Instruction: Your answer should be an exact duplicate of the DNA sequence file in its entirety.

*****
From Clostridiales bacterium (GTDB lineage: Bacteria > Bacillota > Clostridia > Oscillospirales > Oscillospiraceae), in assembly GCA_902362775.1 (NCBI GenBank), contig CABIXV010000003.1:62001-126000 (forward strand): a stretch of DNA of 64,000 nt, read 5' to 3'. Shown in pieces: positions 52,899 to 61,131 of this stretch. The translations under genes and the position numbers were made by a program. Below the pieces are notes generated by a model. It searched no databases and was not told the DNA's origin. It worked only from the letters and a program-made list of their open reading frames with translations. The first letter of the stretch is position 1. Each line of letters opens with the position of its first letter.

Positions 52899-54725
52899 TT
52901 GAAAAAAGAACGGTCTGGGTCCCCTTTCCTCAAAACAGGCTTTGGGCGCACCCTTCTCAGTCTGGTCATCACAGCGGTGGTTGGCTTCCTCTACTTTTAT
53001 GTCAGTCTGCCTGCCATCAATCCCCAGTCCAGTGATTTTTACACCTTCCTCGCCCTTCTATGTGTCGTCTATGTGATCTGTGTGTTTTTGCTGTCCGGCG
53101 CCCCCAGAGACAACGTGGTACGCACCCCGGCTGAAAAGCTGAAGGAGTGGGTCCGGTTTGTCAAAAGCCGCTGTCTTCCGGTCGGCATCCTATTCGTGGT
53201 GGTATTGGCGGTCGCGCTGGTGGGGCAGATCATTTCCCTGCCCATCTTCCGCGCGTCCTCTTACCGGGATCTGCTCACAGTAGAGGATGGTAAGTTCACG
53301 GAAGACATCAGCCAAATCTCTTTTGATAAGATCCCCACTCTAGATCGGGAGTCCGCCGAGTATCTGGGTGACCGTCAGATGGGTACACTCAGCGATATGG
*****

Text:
From Clostridiales bacterium (GTDB lineage: Bacteria > Bacillota > Clostridia > Oscillospirales > Oscillospiraceae), in assembly GCA_902362775.1 (NCBI GenBank), contig CABIXV010000003.1:62001-126000 (forward strand): a stretch of DNA of 64,000 nt, read 5' to 3'. Shown in pieces: positions 52,899 to 61,131 of this stretch. The translations under genes and the position numbers were made by a program. Below the pieces are notes generated by a model. It searched no databases and was not told the DNA's origin. It worked only from the letters and a program-made list of their open reading frames with translations. The first letter of the stretch is position 1. Each line of letters opens with the position of its first letter.

Positions 52899-54725
52899 TT
52901 GAAAAAAGAACGGTCTGGGTCCCCTTTCCTCAAAACAGGCTTTGGGCGCACCCTTCTCAGTCTGGTCATCACAGCGGTGGTTGGCTTCCTCTACTTTTAT
53001 GTCAGTCTGCCTGCCATCAATCCCCAGTCCAGTGATTTTTACACCTTCCTCGCCCTTCTATGTGTCGTCTATGTGATCTGTGTGTTTTTGCTGTCCGGCG
53101 CCCCCAGAGACAACGTGGTACGCACCCCGGCTGAAAAGCTGAAGGAGTGGGTCCGGTTTGTCAAAAGCCGCTGTCTTCCGGTCGGCATCCTATTCGTGGT
53201 GGTATTGGCGGTCGCGCTGGTGGGGCAGATCATTTCCCTGCCCATCTTCCGCGCGTCCTCTTACCGGGATCTGCTCACAGTAGAGGATGGTAAGTTCACG
53301 GAAGACATCAGCCAAATCTCTTTTGATAAGATCCCCACTCTAGATCGGGAGTCCGCCGAGTATCTGGGTGACCGTCAGATGGGTACACTCAGCGATATGG